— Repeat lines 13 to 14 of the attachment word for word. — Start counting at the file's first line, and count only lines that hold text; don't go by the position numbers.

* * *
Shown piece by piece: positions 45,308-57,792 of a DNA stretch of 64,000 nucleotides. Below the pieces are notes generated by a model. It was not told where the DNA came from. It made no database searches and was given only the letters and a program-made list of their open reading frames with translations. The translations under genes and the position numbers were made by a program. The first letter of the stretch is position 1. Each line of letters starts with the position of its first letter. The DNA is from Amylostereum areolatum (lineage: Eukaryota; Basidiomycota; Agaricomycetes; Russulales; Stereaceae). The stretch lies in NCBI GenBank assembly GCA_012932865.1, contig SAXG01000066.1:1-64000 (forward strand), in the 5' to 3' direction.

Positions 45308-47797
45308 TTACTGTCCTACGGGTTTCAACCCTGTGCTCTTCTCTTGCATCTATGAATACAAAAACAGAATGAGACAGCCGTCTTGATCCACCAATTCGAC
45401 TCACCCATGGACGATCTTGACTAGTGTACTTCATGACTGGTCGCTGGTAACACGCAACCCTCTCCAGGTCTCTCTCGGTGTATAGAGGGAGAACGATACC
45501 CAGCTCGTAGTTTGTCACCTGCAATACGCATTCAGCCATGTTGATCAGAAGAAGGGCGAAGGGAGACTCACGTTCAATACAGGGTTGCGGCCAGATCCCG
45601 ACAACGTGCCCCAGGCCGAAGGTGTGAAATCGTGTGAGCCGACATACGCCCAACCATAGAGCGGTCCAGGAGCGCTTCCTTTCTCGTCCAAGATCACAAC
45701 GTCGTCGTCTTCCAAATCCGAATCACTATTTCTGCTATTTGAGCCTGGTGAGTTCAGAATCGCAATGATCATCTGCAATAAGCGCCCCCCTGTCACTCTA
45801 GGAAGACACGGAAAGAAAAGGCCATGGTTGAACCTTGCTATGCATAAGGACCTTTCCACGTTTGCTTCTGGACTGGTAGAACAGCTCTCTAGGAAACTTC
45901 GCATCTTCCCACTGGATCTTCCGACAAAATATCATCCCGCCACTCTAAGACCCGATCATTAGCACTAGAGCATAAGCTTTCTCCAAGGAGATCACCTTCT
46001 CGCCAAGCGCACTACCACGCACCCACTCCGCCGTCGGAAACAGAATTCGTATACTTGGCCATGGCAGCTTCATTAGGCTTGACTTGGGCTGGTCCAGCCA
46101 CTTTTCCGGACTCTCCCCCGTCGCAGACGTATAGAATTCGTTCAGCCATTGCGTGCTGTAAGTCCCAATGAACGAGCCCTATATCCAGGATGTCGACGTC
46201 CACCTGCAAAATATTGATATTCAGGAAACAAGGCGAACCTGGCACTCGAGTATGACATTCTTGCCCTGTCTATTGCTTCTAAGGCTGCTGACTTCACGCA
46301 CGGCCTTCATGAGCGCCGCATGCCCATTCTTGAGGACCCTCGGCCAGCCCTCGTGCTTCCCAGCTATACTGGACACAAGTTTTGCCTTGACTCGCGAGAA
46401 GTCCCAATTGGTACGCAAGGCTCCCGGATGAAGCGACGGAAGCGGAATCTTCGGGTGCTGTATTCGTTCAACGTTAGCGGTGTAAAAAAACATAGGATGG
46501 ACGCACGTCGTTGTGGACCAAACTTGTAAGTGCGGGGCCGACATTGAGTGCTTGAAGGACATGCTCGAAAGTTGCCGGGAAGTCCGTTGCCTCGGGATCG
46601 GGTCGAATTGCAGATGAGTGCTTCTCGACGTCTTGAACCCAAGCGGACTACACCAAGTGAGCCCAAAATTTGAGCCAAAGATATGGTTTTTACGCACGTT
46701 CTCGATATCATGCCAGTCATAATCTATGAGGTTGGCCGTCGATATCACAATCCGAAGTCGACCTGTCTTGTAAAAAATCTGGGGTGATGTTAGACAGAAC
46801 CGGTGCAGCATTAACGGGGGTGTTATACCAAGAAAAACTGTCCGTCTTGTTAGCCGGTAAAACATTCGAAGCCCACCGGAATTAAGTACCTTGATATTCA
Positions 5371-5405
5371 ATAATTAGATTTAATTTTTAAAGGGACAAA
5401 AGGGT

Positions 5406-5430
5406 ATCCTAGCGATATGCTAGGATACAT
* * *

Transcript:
46301 CGGCCTTCATGAGCGCCGCATGCCCATTCTTGAGGACCCTCGGCCAGCCCTCGTGCTTCCCAGCTATACTGGACACAAGTTTTGCCTTGACTCGCGAGAA
46401 GTCCCAATTGGTACGCAAGGCTCCCGGATGAAGCGACGGAAGCGGAATCTTCGGGTGCTGTATTCGTTCAACGTTAGCGGTGTAAAAAAACATAGGATGG